GOP candidates’ super PAC films test finance laws
Before Carly Fiorina announced she was running for president, she sat down to tape footage for a supportive political action committee that is poised to begin running it this week as part of a pro-Fiorina documentary — in a move that tests the spirit of campaign finance laws.
Both Ohio Gov. John Kasich and former Florida Gov. Jeb Bush have done the same thing, sitting down to film with super PACs supporting their campaigns, despite laws that say the candidates and PACs aren’t allowed to coordinate.
The trick, in each case, was the candidates sat down in the weeks and months before they officially declared, making it legal, but calling into question the efficacy of the campaign finance laws that prohibit coordination.
“It is not the spirit of the law,” said Ford O’Connell, a GOP strategist. “They might be abiding by the letter of the law, but this is not what was intended.”
Mr. O’Connell said that there is a “very blurry line” that is making it “hard to tell where the campaign ends and the super PAC begins.”
“I think eventually you are going to have reform on this, but as of right now it is open season for everyone,” he said. “How the super PAC evolved from 2012 to now is amazing. Eventually someone is going to have to put their foot down, and the only question is when.”
Born in the aftermath of the Supreme Court’s 2010 Citizens United decision, which kept in place limits on candidates’ campaigns but took the reins off outside interest groups, super PACs played a big role in the 2012 campaign, and are stretching their wings this year.
The PACs are free to raise and spend unlimited amounts of money, including taking massive donations from individual donors — but they are not supposed to have any contact with declared candidates, which would be illegal coordination. So candidates and PACs have invented all sorts of workarounds, including the campaigns telegraphing their strategies publicly so the PACs know how to proceed and working out details beforehand.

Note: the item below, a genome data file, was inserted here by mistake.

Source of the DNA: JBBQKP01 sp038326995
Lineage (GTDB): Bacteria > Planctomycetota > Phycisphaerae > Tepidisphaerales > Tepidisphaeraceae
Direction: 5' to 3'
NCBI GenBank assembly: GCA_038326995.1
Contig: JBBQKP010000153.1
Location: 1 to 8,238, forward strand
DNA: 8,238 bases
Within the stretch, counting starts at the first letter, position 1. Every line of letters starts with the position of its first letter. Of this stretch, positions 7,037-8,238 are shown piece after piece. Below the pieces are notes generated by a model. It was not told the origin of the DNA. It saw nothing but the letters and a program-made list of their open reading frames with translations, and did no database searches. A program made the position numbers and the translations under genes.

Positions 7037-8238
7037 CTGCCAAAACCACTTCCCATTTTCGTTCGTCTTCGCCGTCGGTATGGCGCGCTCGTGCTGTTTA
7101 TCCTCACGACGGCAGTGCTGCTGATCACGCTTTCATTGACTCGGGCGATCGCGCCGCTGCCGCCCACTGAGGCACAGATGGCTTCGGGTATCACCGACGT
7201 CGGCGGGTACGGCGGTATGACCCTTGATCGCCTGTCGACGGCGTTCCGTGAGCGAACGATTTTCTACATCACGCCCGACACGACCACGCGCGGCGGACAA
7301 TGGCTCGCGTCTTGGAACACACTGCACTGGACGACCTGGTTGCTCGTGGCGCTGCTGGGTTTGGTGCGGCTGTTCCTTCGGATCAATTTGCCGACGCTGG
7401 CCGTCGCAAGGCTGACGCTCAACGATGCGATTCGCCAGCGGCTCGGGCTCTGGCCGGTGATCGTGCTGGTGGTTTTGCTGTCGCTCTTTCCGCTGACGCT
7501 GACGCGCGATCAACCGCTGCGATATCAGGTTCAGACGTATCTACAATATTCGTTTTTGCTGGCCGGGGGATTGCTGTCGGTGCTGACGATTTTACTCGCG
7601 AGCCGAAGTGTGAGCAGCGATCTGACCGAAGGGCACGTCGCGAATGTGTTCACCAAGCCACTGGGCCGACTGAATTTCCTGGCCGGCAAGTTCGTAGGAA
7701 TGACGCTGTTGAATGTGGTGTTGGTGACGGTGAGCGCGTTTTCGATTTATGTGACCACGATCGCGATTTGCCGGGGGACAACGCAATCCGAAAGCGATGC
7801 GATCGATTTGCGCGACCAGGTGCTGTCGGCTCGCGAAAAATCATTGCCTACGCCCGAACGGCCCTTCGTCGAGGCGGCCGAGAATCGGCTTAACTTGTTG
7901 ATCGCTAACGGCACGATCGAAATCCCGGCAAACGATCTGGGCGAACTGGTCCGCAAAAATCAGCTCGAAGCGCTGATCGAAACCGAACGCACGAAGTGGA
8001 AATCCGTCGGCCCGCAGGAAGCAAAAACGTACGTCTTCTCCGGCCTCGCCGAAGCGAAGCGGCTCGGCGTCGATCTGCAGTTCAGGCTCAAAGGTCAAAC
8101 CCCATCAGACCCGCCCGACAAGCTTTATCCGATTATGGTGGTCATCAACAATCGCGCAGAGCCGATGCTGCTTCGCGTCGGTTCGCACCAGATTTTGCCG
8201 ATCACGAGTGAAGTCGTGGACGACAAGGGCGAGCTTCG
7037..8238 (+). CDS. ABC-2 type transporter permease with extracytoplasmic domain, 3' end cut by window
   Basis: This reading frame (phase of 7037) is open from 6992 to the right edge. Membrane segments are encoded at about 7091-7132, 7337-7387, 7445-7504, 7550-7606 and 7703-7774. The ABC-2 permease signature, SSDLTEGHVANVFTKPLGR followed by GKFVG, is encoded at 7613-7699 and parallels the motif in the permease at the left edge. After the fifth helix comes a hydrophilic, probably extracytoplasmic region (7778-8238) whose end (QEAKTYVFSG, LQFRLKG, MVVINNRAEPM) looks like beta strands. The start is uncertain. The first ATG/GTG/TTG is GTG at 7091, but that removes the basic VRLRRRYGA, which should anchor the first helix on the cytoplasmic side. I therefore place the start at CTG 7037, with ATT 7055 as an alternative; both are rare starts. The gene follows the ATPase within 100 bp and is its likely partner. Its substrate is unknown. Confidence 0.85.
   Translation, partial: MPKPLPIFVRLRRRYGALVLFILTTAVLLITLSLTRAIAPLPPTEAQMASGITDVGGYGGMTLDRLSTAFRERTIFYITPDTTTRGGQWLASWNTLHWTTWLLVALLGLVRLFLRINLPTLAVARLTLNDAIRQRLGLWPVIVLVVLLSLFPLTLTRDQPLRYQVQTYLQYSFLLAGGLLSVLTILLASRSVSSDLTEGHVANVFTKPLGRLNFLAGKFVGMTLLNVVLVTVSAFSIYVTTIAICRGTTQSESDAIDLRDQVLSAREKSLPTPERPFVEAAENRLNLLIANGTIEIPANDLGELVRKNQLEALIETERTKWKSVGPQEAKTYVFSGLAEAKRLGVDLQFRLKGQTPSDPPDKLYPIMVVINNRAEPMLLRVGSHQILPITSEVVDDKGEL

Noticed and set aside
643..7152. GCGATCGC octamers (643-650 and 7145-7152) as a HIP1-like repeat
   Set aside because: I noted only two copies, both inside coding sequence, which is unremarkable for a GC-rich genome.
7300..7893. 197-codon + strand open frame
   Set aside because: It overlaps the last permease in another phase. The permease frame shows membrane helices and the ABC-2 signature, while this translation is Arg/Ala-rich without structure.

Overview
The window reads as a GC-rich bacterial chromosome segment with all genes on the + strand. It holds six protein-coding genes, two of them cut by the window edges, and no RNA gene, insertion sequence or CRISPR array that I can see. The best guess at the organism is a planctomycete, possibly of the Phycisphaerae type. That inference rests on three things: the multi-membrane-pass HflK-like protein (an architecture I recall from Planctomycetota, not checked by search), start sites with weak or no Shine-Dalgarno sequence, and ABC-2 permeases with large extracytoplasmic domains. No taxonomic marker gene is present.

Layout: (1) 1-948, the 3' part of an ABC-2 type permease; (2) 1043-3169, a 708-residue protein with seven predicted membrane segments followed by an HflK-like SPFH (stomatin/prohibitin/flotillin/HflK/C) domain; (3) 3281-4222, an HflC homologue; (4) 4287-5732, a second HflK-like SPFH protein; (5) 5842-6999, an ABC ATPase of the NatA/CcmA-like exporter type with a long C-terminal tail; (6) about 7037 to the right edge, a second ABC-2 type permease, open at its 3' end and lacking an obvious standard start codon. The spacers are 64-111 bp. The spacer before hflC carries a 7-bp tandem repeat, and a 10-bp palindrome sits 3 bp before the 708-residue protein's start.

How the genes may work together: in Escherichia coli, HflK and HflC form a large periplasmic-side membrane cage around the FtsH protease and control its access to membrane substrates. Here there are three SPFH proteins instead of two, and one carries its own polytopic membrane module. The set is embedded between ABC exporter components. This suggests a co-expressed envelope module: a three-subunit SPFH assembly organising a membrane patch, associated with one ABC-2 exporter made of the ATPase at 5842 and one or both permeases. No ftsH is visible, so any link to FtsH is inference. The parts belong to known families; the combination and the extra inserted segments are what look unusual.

That’s the case with the footage now being used in ads.
The Carly for America super PAC on Tuesday is holding a world premiere event to launch their “Citizen Carly” documentary at the Arlington Cinema & Drafthouse just outside Washington.
The group is billing the film as an “unprecedented documentary film about an outsider who broke the barriers and changed the order of things.” And the trailer features footage of Ms. Fiorina sitting down by herself and with her husband, Frank, for interviews in which she shares details of her life story, including her account of her record as CEO of Hewlett-Packard and her bout with cancer.
“The documentary was filmed by CARLY for America after we launched in the hope Carly would run, and before she actually decided to run for president,” said Katie Hughes, spokesperson for the super PAC.
Mr. Kasich filmed footage for a supporting PAC, New Day for America, which is already using it in an ad that highlighted the former House Budget Committee’s role in producing federal budgets that led to a surplus in the late 1990s.
“It can happen again,” Mr. Kasich says in the 30-second spot, speaking directly into the camera.